This book was the first single-authored book that covered ecological ethics and theology. It discusses key philosophical, theological, and ecological issues for Christians and other concerned citizens.
In a recent examination of the origins of ordinal utility theory in neoclassical economics, Robert D. Cooter and Peter Rappoport argue that the ordinalist revolution of the 1930s, after which most economists abandoned interpersonal utility comparisons as normative and unscientific, constituted neither unambiguous progress in economic science nor the abandonment of normative theorizing, as many economists and historians of economic thought have generally believed. Rather, the widespread acceptance of ordinalism, with its focus on Pareto optimality, simply represented the emergence of (...) a new neoclassical research agenda that, on the one hand, defined economics differently than had the material welfare theorists of the cardinal utility school and, on the other, adopted a positivist methodology in contrast to the less restrictive empiricism of the cardinalists. (shrink)
To a student audience seduced by the claims of a ‘secular Christianity’, Professor Gordon Rupp once urged the combined loyalties of ‘worldmanship’ and ‘other-worldmanship’. The Muslim world shows little friendship to secularist ideologies which explicitly reject the eschatological dimension, but Muslims are increasingly involved in secularising processes; many of these are ‘Islamised’, if they are compatible with Islamic social or political ideals, and the stigma of bid‘ah , innovation, is thereby avoided. A Lebanese author, Muhammad Darwazah, in his Dustūr al-Qur’ (...) ānī , Cairo 1956, advocated a ‘Qur'ānic Constitution’ for the modern world since the Qur'ān’s world-view is both in-worldly and other-worldly: ‘Islam is a religion of the world , of government, society, morals and order, to the same extent as it is a religion of faith and belief and the next world .’. (shrink)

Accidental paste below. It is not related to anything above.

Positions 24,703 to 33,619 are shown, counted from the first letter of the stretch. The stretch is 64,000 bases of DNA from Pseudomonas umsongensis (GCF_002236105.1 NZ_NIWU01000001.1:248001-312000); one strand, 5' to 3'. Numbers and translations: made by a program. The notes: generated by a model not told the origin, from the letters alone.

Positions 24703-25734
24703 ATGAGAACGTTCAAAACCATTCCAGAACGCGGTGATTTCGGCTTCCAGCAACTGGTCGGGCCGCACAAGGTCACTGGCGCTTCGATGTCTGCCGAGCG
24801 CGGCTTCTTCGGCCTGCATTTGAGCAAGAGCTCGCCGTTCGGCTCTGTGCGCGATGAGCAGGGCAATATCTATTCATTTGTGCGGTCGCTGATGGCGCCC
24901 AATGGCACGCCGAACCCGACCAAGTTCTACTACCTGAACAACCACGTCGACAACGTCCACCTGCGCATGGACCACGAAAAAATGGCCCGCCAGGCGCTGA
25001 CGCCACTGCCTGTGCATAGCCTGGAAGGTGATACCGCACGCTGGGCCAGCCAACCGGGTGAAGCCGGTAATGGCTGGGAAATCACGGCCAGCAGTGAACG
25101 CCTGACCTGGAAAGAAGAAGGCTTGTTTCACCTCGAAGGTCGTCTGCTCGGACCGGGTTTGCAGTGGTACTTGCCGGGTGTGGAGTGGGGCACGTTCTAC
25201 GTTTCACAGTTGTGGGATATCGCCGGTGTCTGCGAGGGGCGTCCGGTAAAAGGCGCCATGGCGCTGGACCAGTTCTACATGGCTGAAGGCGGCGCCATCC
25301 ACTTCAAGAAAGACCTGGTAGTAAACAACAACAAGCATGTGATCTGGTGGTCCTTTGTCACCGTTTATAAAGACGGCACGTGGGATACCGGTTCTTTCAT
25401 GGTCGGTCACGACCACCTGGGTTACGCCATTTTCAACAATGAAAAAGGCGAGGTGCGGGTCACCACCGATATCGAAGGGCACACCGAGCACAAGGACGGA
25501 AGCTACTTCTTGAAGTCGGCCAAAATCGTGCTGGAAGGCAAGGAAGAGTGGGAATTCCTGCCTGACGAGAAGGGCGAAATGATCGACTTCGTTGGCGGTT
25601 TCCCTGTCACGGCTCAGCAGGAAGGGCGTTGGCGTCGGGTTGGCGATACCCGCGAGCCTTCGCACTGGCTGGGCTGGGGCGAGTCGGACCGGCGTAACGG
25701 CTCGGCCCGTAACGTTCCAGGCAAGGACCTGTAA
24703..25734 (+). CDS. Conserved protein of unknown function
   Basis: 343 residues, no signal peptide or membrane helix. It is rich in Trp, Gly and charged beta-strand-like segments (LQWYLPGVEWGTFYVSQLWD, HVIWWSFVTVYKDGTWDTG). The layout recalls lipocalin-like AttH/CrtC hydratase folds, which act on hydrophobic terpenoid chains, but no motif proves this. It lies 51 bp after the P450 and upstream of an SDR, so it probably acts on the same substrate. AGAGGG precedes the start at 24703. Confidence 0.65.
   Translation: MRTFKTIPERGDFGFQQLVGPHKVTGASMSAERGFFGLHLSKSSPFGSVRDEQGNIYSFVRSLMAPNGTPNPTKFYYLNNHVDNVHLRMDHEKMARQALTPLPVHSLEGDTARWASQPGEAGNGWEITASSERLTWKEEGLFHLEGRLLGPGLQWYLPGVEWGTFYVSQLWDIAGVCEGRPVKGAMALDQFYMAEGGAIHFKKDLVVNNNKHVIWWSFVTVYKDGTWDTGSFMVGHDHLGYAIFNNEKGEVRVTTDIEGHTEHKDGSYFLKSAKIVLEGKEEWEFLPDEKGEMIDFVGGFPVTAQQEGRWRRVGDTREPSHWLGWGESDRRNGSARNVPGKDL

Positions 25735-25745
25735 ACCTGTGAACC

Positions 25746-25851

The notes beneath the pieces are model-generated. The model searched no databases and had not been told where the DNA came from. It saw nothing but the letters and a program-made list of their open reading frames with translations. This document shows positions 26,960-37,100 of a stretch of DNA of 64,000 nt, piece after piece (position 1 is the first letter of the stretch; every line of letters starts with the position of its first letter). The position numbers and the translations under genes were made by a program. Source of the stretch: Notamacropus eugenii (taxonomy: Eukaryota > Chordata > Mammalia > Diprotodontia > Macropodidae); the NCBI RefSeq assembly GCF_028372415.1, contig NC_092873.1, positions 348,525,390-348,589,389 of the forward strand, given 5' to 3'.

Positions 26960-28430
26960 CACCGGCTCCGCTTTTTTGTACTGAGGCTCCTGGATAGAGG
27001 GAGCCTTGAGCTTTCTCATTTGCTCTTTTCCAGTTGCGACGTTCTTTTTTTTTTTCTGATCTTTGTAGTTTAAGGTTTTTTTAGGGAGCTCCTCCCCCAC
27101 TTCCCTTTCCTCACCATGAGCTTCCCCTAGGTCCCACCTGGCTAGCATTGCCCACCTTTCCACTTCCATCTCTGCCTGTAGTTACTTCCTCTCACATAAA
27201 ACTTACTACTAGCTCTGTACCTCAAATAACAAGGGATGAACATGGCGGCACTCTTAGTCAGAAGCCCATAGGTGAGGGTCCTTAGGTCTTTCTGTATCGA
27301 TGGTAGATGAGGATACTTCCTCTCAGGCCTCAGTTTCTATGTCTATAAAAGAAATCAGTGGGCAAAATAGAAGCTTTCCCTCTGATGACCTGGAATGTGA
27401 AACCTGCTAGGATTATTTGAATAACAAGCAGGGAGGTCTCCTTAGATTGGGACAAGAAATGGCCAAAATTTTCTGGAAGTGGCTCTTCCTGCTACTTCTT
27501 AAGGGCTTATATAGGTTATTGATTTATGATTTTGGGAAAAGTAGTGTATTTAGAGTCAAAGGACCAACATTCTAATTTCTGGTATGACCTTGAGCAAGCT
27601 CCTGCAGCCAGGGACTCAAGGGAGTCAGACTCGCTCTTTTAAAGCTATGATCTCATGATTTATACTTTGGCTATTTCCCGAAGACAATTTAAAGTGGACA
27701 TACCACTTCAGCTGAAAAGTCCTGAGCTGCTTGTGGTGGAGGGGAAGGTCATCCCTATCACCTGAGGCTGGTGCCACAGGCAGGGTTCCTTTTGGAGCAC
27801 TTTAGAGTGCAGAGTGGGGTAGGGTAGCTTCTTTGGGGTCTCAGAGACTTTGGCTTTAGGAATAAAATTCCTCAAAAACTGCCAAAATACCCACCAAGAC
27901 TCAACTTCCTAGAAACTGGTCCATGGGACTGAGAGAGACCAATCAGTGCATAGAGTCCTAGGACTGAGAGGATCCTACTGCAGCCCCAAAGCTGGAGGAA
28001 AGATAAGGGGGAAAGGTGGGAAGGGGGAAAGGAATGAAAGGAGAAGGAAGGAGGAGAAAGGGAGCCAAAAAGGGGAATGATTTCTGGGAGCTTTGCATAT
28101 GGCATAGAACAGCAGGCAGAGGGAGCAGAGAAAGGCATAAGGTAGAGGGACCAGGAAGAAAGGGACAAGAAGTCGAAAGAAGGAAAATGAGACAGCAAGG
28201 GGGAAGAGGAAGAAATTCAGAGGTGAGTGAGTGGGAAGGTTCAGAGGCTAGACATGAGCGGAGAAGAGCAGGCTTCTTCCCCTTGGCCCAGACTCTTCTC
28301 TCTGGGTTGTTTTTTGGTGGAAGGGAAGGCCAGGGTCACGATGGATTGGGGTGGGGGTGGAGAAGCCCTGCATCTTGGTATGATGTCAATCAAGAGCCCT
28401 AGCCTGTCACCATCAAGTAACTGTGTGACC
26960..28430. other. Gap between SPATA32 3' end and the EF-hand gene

"The picture of Hume clinging timidly to a raft of custom and artifice, because, poor skeptic, he has no alternative, is wrong," writes John Stewart. "Hume was confident that by experience and reflection philosophers can achieve true principles." In this revisionary work Stewart surveys all of David Hume's major writings to reveal him as a liberal moral and political philosopher. Against the background of seventeenth-and eighteenth-century history and thought, Hume emerges as a proponent not of conservatism but of reform. (...) Stewart first presents the dilemma over morals in the modern natural-law school, then examines the new approach to moral and political philosophy adopted by Hume's precursors Shaftesbury, Mandeville, Hutcheson, and Butler. Illuminating Hume's explanation of the standards and rules that should govern private and public life, the author challenges interpretations of Hume's philosophy as conservative by demonstrating that he did not dismiss reason as a key factor determining right and wrong in moral and political contexts. Stewart goes on to show that Hume viewed private property, the market, contracts, and the rule of law as essential to genuine civilized society, and explores Hume's criticism of contemporary British beliefs concerning government, religion, commerce, international relations, and social structure. Originally published in 1992. The Princeton Legacy Library uses the latest print-on-demand technology to again make available previously out-of-print books from the distinguished backlist of Princeton University Press. These editions preserve the original texts of these important books while presenting them in durable paperback and hardcover editions. The goal of the Princeton Legacy Library is to vastly increase access to the rich scholarly heritage found in the thousands of books published by Princeton University Press since its founding in 1905. (shrink)